Which directly leads me to the third and final point that struck me while enjoying the delightfully offbeat Exit Through the Gift Shop, the idea of art being accepted as such after a critical mass has been reached. This debate is intertwined with the one we touched on in the previous paragraph, only that now it is the opposite notion. The experts, if they truly are that, can declare all they want that something is not art, but what if the wider society, regardless of its lack of understanding of the art form in question (presuming that such a thing is truly required), accepts what the wanabe artists has given them? What they love it so much that they cannot get enough? In the minds of hundreds, thousands if not millions that person is an artist. Another film related example I can throw out is the critical reception and popular reception of 2009’s The Blind Side, starring Sandra Bullock and directed by John Lee Hancock. There wasn’t a single podcast show I listened to (Film Junk, Filmspotting, Battleship Pretension, /Filmcast, etc) where the hosts, all of which have watched a countless number of films that have refined their tastes and in some cases have background experience in film, actually thought it was a ‘good’ movie. The critical reception was at best lukewarm. On the other hand, the general public ate it up like warm, gooey, black bottom cupcakes. They loved it. It made over 255 million dollars domestically. Domestically! I personally know people with whom I almost never discuss movies because, imagine that, in my mind they just don’t ‘get’ film (totally presumptuous and pompous on my behalf, I’m willing to admit it), but they loved The Blind Side. It was a hit, a great hit in fact. So much so that Sandra Bullock won an Oscar for her performance and in the film itself was nominated for picture of the year. I can take a bucket of vomit, smear it across the outside wall of a grocery store in protest of their terrible apples and call it protest art, but few people will join me. Thierry takes pictures of American icons and gives them a different hair colour and builds a monster out of old television sets and hundreds of thousands of Los Angeles citizens hail him as a genius, or at the very least find his work interesting. In took a few weeks to set the whole thing up. As Bansky himself notes, Thierry never took time to refine his style or perfect his craft. I didn’t think what Thierry set up was particularly insightful, provocative or really all that artistic. I don’t consider imitation to the all that artistic and Thierry, in my opinion, was basically ripping off Andy Warhol. But hey, he made over a million dollars with his Life is Beautiful show, so what do I know….In terms of acceptance, a critical mass had been reached (quickly, at that) and Thierry was an overnight sensation.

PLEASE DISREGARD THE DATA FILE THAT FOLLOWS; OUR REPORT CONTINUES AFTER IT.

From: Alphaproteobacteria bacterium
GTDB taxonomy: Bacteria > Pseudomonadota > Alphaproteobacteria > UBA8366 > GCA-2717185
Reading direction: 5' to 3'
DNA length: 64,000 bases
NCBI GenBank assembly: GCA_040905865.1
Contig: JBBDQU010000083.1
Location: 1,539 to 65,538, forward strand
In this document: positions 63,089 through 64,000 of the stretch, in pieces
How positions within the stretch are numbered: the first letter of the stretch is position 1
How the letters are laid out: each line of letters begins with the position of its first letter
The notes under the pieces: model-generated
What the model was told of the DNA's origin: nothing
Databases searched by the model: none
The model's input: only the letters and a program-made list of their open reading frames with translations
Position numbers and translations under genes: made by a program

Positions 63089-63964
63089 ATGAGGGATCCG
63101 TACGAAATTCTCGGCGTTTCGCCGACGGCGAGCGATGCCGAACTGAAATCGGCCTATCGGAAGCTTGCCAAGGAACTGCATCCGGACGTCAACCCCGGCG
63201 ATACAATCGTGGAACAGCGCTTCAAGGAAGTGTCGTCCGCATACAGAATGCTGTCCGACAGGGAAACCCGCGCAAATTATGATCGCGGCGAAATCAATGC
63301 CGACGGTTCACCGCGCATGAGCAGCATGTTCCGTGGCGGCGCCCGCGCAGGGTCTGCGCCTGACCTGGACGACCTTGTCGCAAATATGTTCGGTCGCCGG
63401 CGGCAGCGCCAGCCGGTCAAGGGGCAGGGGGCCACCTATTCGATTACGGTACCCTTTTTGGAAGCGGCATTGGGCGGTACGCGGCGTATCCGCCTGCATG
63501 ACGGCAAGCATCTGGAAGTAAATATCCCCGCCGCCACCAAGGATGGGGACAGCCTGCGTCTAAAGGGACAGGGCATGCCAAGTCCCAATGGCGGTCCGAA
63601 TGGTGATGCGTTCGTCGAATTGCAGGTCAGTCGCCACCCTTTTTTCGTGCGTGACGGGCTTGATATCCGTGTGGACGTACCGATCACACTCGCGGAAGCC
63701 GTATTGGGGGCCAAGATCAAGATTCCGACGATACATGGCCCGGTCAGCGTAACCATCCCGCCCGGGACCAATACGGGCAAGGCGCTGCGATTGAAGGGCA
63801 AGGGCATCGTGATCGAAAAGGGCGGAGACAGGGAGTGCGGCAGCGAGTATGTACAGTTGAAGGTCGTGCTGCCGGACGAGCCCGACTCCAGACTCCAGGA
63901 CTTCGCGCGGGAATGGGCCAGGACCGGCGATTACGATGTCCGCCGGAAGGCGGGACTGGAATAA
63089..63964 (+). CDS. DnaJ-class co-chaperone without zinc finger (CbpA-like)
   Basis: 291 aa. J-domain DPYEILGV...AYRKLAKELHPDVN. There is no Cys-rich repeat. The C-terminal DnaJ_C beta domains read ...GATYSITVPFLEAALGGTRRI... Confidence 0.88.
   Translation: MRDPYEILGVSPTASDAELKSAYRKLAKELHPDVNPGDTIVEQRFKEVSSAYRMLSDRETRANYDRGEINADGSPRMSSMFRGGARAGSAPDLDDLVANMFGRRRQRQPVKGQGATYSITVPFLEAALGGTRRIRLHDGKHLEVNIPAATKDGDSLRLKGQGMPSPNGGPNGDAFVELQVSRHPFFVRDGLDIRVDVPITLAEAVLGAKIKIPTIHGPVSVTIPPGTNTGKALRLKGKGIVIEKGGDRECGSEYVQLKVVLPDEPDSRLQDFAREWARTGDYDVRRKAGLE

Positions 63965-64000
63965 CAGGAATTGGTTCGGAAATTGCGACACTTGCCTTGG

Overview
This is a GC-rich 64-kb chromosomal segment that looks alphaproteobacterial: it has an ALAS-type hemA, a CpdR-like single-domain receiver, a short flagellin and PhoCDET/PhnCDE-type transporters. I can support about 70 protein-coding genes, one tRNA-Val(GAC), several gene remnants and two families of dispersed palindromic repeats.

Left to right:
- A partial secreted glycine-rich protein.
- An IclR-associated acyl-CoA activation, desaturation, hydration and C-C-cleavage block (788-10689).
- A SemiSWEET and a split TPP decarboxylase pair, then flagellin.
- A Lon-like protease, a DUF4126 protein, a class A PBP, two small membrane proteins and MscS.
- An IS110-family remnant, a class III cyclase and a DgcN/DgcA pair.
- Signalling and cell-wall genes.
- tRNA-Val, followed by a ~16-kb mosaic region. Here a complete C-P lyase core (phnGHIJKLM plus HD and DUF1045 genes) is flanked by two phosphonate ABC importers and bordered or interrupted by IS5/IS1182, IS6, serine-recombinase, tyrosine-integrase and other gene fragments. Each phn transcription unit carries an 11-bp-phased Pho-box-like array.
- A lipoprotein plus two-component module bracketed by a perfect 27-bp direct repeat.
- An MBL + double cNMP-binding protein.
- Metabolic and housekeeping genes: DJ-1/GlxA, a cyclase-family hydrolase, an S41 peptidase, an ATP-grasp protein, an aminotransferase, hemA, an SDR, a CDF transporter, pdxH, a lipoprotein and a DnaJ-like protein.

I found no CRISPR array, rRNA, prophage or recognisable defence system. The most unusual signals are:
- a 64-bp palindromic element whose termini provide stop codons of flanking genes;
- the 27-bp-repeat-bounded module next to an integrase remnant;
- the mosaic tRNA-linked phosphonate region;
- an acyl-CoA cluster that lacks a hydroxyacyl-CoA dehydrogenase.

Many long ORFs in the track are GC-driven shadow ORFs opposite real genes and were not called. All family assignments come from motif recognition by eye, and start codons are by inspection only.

2010 saw the release of many interesting documentaries, but few were genuinely intriguing, which I think has a higher degree of intensity than just being ‘interesting.’ Exit Through the Gift Shop, whether real or fake, has a lot to say about the world of street art and of art in general. How art is accepted, who can really create it, commercialization of art that never intended to be for the money in the first place, etc. Did I love the movie? It’s hard to say. I believe I did, but mostly for its commentary on the topics discussed above. I don’t know if the filmmaking involved is really good per say, it all seems pretty average. But then again, I’m no expert.


thevoid99 said...

Hi Ed,

Unfortunately, I haven't been to the forum since the time I posted trailers for Somewhere and Never Let Me Go. In fact, I've been banned because I decided to insult a few trolls. I'm not really wasting my time there.

I couldn't deal with the overly-intellectual posts about blah, blah, blah and this and other stupid comments. It was too much for me.

As for Exit Through the Gift Shop, it's a film that I keep reading about through the Echoing the Sounds forum (a NIN forum) and I'm interested. I'm just trying to find a place where they can have it and not spend too much money.

CS said...

Great write-up Edgar! I will have to make a point over the next month or so to seek this film out. The film sounds very interesting indeed.

edgarchaput said...

@thevoid+CS: I'm surprised you both went though the entire article without having seen the film. It is very much worth your time, even if one doesn't think it to be 'greatness.' Its effectiveness really lies in how it can elicit discussion about art, its nature, how it is represented in society and how it is accepted.

Anonymous said...

While I liked it, I clearly didn't find it as thought provoking as you. I never felt like the film struggled with the artwork like other documentaries about art have.

I found myself far more engaged and thinking far longer about "My Kid Could Paint That."